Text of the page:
Tuesday, October 07, 2008

The bare necessities

A quick update on my whereabouts。。。 I‘m in Dali, a pretty popular tourist/backpacker town in northwestern Yunnan Province。 Last post, Iwas in Shangri La, near the Sichuan border。 From there I went to Lijiang, which has an old town that’s been labeled a Unesco World Heritage site, but feels more like Disney Land。 Dali also has an old town, but it‘s home to more practical things, rather than street after street of souvenir stalls。I plan to spend a few days in the area,as there’s plenty to do。 Dali sits right next to a lake,and I intend to hire a bike and go around the lake over two or three days。 Some nice villages to stop at along the way。 After that, I‘m debating over a couple options。 More later。

And now for some basics, which I‘m sure you’ll be interested in。 At least my parents are every time Italk to them。

How/what do Ieat?

I haven‘t gone hungry yet。 And I’ve eaten remarkably little western food。 I‘ve had a cheeseburger twice and the odd order of fries at a hostel。 But typically, it’s Chinese all the way。I tend not to eat at hostels, as it is quite a bit more expensive than eating at a neighborhood restaurant。 I can say/read only a few food-related things in Chinese, so Ido tend to eat the same foods frequently。 I know how to order beef noodles, boiled dumplings and steamed buns like a pro, and I can read the symbols for those items。 Other times, I‘ll just point to something on the menu and hope it’s good。 Or if I‘m with a group of people, we can get several items to share, with rice。

It’s also fun to browse what street vendors have on offer and just ask for one of whatever they‘re serving up。 Usually quite tasty。 I‘ve had some amazing breads and fried dumplings。 My favorite dish so far was in Xian--Lamb soup with shredded bread, noodles and vegetables。 It felt like a bottomless meal。 Typically, I’ll spend about 30 to 60 cents for breakfast (usually some type of bread) and around 80 cents to 1。50 for lunch and dinner, unless I‘m slurging。 A homemade burger and fries today cost me three bucks。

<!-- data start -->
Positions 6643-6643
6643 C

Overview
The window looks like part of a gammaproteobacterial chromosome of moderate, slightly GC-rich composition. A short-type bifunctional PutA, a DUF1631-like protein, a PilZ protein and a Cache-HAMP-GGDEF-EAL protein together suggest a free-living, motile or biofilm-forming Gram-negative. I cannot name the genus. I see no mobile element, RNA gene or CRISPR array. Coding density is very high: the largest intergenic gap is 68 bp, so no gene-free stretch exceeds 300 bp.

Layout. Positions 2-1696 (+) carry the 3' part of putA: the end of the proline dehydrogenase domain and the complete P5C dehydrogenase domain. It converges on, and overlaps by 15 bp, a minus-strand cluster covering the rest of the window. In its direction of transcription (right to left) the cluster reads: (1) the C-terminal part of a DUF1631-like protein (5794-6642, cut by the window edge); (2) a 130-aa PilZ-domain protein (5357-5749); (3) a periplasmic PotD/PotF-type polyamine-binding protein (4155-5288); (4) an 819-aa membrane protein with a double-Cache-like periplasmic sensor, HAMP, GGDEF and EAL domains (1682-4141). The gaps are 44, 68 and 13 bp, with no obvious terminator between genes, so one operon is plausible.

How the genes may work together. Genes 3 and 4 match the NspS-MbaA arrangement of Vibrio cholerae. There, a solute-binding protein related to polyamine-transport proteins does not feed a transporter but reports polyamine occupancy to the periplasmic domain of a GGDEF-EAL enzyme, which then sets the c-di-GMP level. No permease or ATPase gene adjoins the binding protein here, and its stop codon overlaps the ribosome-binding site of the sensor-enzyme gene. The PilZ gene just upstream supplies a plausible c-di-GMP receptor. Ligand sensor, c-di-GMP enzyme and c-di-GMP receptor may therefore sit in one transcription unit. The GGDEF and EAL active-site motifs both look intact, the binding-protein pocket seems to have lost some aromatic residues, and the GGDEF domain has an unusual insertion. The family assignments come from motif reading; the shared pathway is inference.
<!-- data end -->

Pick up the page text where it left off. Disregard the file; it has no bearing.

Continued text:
How do I communicate?

People speak English in the weirdest of places。 I’ve found more people able (or willing) to speak it in smaller towns than in Beijing。 But it‘s not necessary。 Hand signals work wonders。 You can come up with a mime for nearly everything。 Also, the limited Chinese I know comes in handy nearly every day。 I‘m pretty proficient in numbers and know other important words like “today” and “tomorrow,” which are essential for arranging transportation。

So regardless of what you might have thought (or hoped for), I’m not entirely helpless here in China。 I‘m getting fed (good food) and I’m feeling quite unrestricted。

And since I know you’ve been so worried, Yes I‘m feeling quite a bit better。 I don’t know whether the herbal rememdy is to blame or time and warmer weather have done the trick。 Either way, fever is gone and just a bit of cough left。

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